Syria

Why the Italian Response to ISIS is the best response.

In the last week, as you might have read, Italians had some fantastic responses to the ISIS generated hashtag #We_Are_Coming_O_Rome  (seriously guys there are only 160 characters, stop using underscores). You can read more here. Most of these responses were jokes about Italy’s already terrible government, transportation problems, and even some advice on where to eat.

Italian tweets ISIS

Anybody who knows Italy and Rome had a laugh about these. And that, right there, is the reason this was such an amazing response to ISIS: Not fear, but a little humor.

I read about the Italian response while watching Star Wars Ep. V where Yoda tells Luke not to fall to the dark side and be overcome with hate. But back in Ep. 1 , he does reference fear into this mix.

Fear is the path to the Dark Side. Fear leads to anger, anger leads to hate, hate leads to suffering.

The world is a constant fight between good and bad. Always on the good side is happiness, love, and trust; and always on the opposite side,  hate, anger and fear.

That’s why joking around with ISIS threats is just a little bit better  response than panic and anxiety.   I’m not saying let’s go Hebdo on this– seriously, learn to also be respectful; Italy’s humorous response was appropriately self-effacing, not de-humanizing. But a little laugh, a smile, is going to go a long way in a time where we are all so driven by sad and hateful news.

Fear leads to hate and is probably even worse. It is fear that drives people to shoot their neighbours, to burn down religious buildings, and cause pain to those who may not deserve it. I am too young to remember pre-9/11 but I know that after that date a new era took over, one completely run by fear. This idea of the post-9/11 world is run by the constant reminders to report any suspicious activity, and to be cautious of every bag left unattended. It’s the constant stares given to the people on the bus with you in the morning, and the  comments made at passers-by, like those in Milan:

 

Obviously you should be reasonably cautious, and take care for the safety of yourself  and your family.But don’t allow the occurrences in Libya, Australia, Denmark and Syria to scare you into not trusting those around you, or into hiding away. If we don’t act as willing consumers  of all this fear that many news channels and all terrorist groups heap on our plates, we don’t feed their power. An organization, a person, a cause is only as powerful as the power that you give it. The less fear we have of these organizations, and the more faith we put in our own armies, governments,  each other, and in the idea this will stop, it will, sooner rather than later.

How going to an international school has changed me

Suddenly, a whole lot more foreign issues, affect you personally. Where in the past, back home in the states, we would hear about protests, fights, issues in other countries. But they would simply be that just news, we would maybe say something along the lines of “oh how awful” and then going along with our daily lives. After attending school here, and meeting many people from all over the world including the Balkans, Turkey, Syria and Egypt, I have acquired a whole new level of concern. It is no longer simply news. When I hear about something going on I immediately go and try to contact those friends or acquaintances and make sure they are alright. Especially with the Egyptian situation, where I have a number of close friends, it was no longer some interesting current affair on the news, it was real, and I spent the day worrying hoping they would be alright and get home safely every night. Though of course they all were safe, it was still a much more real situation.  Every international news head line means so much more, and suddenly it’s more understandable, because rather than just the media view, I get to hear the view of the people, and see these issues in a whole new light.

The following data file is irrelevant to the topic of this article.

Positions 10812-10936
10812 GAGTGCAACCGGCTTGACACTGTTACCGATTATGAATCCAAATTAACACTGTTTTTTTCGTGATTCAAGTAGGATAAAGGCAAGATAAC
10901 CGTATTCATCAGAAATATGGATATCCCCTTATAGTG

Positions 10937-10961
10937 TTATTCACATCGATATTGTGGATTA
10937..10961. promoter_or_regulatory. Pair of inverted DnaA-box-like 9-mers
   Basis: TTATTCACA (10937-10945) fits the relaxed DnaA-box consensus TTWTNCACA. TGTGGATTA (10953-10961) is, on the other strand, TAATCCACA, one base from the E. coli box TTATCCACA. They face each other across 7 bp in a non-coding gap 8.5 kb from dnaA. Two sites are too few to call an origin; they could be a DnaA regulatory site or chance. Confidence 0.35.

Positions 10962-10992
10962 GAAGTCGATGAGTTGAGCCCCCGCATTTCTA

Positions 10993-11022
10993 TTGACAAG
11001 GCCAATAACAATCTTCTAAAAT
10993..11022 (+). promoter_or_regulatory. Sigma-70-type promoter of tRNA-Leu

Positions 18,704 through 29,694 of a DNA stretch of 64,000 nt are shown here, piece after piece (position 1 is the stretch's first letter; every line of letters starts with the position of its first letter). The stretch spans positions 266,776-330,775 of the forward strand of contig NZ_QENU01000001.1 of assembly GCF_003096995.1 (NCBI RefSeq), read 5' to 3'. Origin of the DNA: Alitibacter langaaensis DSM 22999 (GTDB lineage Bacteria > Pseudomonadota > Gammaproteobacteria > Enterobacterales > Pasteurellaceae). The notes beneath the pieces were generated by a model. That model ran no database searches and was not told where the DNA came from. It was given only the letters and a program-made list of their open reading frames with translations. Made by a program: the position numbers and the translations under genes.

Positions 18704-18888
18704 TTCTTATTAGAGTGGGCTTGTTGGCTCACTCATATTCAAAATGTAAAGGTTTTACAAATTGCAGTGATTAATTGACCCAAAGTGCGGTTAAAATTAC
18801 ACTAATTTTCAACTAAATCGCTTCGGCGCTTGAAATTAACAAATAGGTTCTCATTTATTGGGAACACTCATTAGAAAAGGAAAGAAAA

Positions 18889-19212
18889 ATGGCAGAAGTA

This is great, because it shows I am learning a range of cultures and viewpoints. Though there are days I wish I didn’t have to know. I wish I had remained without this knowledge because it keeps me worrying, especially with the last few days.  However in the long run, and especially when deciding political opinions, I think this is someone everyone needs, to experience other countries politics through the people. It’s truly amazing what you will learn, because the official statements of the presidents or parliaments are not always exactly what everyone thinks.

What I have also noticed through meeting such a diverse group of people, and through traveling, is that though most online statistics, including Forbes, says America is the most patriotic country…I have not seen the evidence. Through my travels I have seen that America is nowhere near as patriotic, they are happy, and content with the way things are but not necessarily as proud. Every country I have visited flies many more flags and talk about their countries with much more pride than Americans do. I think a large reason for this is those who do feel strongly about their country, seem to be from ones who have recently or are continuing to suffer. In our living generations, the US has never experienced issues on home ground, other than one time terrorist attacks; there has never been ongoing war or suffering of the masses. These other countries, have overcome, or stayed strong through hard times, and that seems to make them a much prouder people. It’s hard to see ones country as its strongest, unless you’ve seen it at its weakest. As Americans I think what is important for us to realize how lucky we are, and to notice how well off we are in comparison to other countries. Be proud of your own country, but understand how amazing it is we live with a citizenship of so many freedoms and such a good level of living.